• Sat. May 25th, 2024

Review: EAT ME

ByAnano Mghebrishvili

Feb 6, 2022
A woman in a green faux fur coat leans on a stage, a beam of light is directly behind her against a dark background.

CW: graphic language, mentions of cannibalism

Rating: ⭐⭐⭐⭐

In a world where most of the things we think, eat, drink, put on, take off, smoke, or scrub on different parts of our skin are socially constructed, it is no wonder that our ideas of love are constructed around an idealised romanticised version of it. No matter how much our real-life experiences align with the socially accepted fantasy of love, most of us have at least once thought about meeting our soulmate while wandering around the city when cherry blossoms bloom; or about exchanging all-encompassing smiles in a totally-not-a-creepy way that would lead to a calm happily ever after.

EAT ME by Snap Elastic reminds us how this is far from the digitally mediated relationships of the consumerist 21st century. On the 30th and the 31st of January, three characters of the play: Prey, The Man, and Scylla, share their journey of understanding attraction, sexual fantasies, care, and the love they have for each other for sixty minutes on a stage of the Festival Theatre.

The play addresses unconventional love stories happening in liminal spaces online and offline. It is a product that is representative of the modern ways of identity production and relationships that sometimes transcend the physical world. With the help of script, lighting, and sound, the cast and crew transport the audience from the characters’ minds to the physical space around them and then to the dark web of the digital world.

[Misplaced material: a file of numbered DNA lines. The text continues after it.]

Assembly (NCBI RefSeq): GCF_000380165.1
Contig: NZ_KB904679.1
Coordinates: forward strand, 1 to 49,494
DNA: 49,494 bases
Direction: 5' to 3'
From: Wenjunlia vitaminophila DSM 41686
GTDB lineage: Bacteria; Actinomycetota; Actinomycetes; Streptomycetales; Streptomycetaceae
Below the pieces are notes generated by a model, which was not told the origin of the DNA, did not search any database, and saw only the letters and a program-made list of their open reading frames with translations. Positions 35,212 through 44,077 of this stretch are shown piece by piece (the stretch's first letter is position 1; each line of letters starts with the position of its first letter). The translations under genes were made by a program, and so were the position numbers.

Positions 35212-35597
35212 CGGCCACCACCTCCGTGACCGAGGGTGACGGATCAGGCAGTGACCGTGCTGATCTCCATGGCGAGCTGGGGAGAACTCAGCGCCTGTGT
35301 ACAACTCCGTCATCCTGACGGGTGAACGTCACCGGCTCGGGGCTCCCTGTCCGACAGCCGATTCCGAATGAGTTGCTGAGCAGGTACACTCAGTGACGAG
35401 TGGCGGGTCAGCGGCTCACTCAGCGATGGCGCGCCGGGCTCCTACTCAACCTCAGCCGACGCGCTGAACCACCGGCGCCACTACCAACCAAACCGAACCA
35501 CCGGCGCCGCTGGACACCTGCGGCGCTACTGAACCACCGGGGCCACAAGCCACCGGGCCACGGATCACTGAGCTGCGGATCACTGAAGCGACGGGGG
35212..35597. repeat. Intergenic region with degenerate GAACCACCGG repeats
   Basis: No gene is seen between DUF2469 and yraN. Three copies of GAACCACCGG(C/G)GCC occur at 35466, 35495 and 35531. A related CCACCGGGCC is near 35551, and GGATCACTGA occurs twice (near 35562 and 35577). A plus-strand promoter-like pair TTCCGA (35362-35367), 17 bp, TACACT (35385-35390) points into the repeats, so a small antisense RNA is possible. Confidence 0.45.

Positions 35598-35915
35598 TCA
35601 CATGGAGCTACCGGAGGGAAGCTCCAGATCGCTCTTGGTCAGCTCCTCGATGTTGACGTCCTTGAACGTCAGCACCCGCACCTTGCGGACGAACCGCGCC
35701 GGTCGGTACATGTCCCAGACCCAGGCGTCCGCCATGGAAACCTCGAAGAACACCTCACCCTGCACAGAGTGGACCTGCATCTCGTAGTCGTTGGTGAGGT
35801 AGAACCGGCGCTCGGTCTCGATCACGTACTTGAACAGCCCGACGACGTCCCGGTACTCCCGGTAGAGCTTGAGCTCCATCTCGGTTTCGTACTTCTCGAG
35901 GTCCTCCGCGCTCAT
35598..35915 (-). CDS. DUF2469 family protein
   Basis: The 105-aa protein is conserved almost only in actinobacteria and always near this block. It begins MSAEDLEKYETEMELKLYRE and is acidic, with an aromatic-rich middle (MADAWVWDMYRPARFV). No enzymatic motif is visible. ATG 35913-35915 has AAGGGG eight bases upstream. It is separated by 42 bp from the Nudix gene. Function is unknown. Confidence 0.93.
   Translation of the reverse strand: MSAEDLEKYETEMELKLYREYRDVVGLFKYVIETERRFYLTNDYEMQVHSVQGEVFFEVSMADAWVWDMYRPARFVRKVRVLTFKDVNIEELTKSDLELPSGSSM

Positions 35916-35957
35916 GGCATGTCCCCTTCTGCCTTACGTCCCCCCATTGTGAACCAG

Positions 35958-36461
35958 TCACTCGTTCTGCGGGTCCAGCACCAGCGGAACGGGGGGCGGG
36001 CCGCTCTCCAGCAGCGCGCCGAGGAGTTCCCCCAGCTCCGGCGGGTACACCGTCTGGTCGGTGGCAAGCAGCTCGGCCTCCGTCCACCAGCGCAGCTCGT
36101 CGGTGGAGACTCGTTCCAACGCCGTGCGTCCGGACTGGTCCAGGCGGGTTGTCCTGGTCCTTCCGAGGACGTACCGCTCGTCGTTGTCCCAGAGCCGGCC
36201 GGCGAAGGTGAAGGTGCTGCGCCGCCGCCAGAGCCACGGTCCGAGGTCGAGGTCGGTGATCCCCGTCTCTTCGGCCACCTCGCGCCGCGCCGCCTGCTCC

This multilayered plot allows the play to present modern love as chaotic, unconventional, mediated by the laws of the digital world we are still adapting to, and as inherently linked to power and control.
With cannibalism as one of the play’s main themes, it does not come as a surprise that the audience is exposed to graphic content. As the name ‘Eat Me’ itself indicates – the characters find quite literally eating one another as a form of expression of love. They take their fantasies of eating to extremes, which sometimes leaves them overpowered and merciless. However, even in the moments of despair, of being dominated, the main character Prey says she ”feels infinite.” Although the way she mediates her relationships with the two she is attracted to might be unconventional, it does not seem that the play is giving up on love. It encourages us to explore new ways of doing love in our aggressively consumerist societies.

The show runs on Sunday 30th January 8pm and Monday 31st January 8pm at The Studio, Festival Theatre, 22 Potterrow, Edinburgh, EH8 9BL

Image: EAT ME, Courtesy of MANIPULATE Festival Press kit